In a recent blog, I noted the 50th anniversary of President Kennedy’s famous speech on the nation’s space effort. That speech is especially relevant today in light of NASA’s current work to launch humans to destinations in deep space. These missions will involve formidable challenges, but they will drive the creation of exciting new capabilities and unprecedented technologies. One thing is clear: such an awesome undertaking will require the best talent our nation has to offer, just as it did in 1962 when President Kennedy vowed that America would lead the world in space exploration.
In 2009, more than 1.5 million U.S. citizens earned bachelor’s degrees in this country, but only 4.4 percent were in engineering, and only 1.1 percent were in the physical sciences. Only 2.4 percent of our undergraduates earned degrees in computer sciences and only 1.0 percent in mathematics. When we consider the numbers of women and minorities earning degrees in these fields, the situation is even worse. According to the National Science Foundation’s National Center for Science and Engineering Statistics, 0.8 percent of all bachelor’s degrees earned in 2009 were by women in engineering and only 0.2 percent of those earned were by African Americans in engineering. These numbers are simply unacceptable for a world leader in science, technology, engineering and mathematics (STEM) like the United States.
At NASA, we take seriously our responsibility to help inspire our nation’s future scientists and engineers and provide them with experiences and opportunities. We also want the nation’s STEM degree programs to be more welcoming, supportive, and accessible to all students. With that in mind, this week we launch MissionSTEM.nasa.gov, a Web site created by our Office of Diversity and Equal Opportunity, to assist colleges and universities in strengthening their STEM programs. MissionSTEM informs our grantee universities and science centers and museums of their EO compliance responsibilities, but it goes far beyond compliance. The Web site also will connect NASA with its grantees, professional STEM organizations, and other interested stakeholders, to creatively address issues such as recruitment and retention of diverse students. It will serve as a conduit for information-sharing on topics of common interest, such as promising practices to lead educational institutions that help create more inclusive learning environments and more broadly diverse student bodies.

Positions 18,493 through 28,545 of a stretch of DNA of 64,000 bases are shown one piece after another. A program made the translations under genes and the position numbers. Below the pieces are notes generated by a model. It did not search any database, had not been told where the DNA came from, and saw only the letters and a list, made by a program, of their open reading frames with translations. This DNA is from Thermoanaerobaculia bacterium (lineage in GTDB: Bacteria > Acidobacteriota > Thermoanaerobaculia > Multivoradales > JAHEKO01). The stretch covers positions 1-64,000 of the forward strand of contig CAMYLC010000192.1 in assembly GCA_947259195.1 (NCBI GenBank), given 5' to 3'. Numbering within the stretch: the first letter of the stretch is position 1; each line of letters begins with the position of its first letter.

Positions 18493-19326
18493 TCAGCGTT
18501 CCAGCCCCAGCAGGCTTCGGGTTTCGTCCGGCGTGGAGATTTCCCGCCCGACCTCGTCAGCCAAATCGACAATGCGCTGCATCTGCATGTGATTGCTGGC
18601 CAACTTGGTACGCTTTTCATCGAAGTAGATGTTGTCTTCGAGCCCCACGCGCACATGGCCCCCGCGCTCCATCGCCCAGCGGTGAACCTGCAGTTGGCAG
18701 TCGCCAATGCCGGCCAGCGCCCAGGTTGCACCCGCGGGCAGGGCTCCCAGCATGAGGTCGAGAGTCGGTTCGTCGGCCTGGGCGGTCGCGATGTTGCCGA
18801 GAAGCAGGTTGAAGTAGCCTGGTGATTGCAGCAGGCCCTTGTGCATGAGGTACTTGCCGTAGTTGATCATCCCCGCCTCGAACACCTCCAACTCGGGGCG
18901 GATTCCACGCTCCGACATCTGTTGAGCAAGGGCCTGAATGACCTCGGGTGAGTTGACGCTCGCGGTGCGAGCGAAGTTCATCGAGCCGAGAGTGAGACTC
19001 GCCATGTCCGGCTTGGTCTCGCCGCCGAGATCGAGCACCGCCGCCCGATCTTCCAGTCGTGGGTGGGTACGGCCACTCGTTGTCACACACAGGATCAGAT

Where will we find our future STEM talent? We will find it in every community, in every university and college, and in students of every socio-economic background. The talent is out there. It always has been. I am confident that American students have the intelligence, curiosity, and tenacity to excel in STEM fields. We, as a nation, must commit to encouraging and supporting them to pursue their dreams. Take a few minutes to look at MissionSTEM.nasa.gov and see how you can help foster the future talent for America’s STEM workforce.